Colonias: Mexico City is divided into areas known as Colonias, some you visit and some you don’t. As a general rule the closer you are to the Historic Zone the easier it will be to get around and stay safe. Over the years I have stayed right on La Reforma in the Colonia Centro, within walk distance of the Zocalo, the Plaza Meyor de Mexico. Very busy area and fun for people watching. There is often an event or an affair taking place in the Plaza and the giant Mexican flag flying above the square reminds you of the pride of the Mexican people. Close by are many sights such as the Mexico City Catedral and the National Palace of Mexico City, not to mention prehispánic ruins.

Over the years I have also stayed in Condesa, an artistic neighbourhood with some really great Art Deco architecture and next door to “Roma” recently made famous in the award winning movie of the same name. Roma is known as a Beaux Arts neighborhood and is one of the oldest in Mexico City. Both of these Colonias are very near to Chapultepec Park where you will find the Museum of Anthropology and Modern Art amongst others. There is also a palace museum on the top of a small hill and the history of Mexico is on display there. The park is full of amusements for families who take full advantage of this green space to enjoy Sunday picnics and family outings.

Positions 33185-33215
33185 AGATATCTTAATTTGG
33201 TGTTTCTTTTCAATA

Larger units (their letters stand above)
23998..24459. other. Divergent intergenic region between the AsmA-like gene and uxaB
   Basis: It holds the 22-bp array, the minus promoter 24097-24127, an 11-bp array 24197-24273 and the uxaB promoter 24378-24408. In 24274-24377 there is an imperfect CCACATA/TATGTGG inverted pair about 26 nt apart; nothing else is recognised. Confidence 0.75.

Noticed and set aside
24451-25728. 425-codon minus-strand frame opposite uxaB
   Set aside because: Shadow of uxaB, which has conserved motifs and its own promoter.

The Zona Rosa, a gay friendly colonia, is fun too and has lots of funky shops, restaurants and bars as well as antique markets that are fascinating and give a glimpse into daily life for a Mexican family in days gone by.

Coyoacan has been the most favourite of my colonias, but has recently gained a rival in Nápoles but they are very different places and they are favourites for very different reasons. I love Coyoacan, once a sleepy little pueblo south of the City it has long since been swallowed up but still maintains its charm and pueblo personality. Of course it is home to Freda Kahlo’s famous Blue Casa and not too far away, the house where Trotsky took refuge but still managed to be assassinated. And not to be missed is the Anahuacali Museum, conceived of and created by the famous Mexican muralist, Diego Rivera. Completed after his death this pyramid inspired building now houses his spectacular collection of more than 50,000 pre-Hispanic artifacts from various places all over Mexico.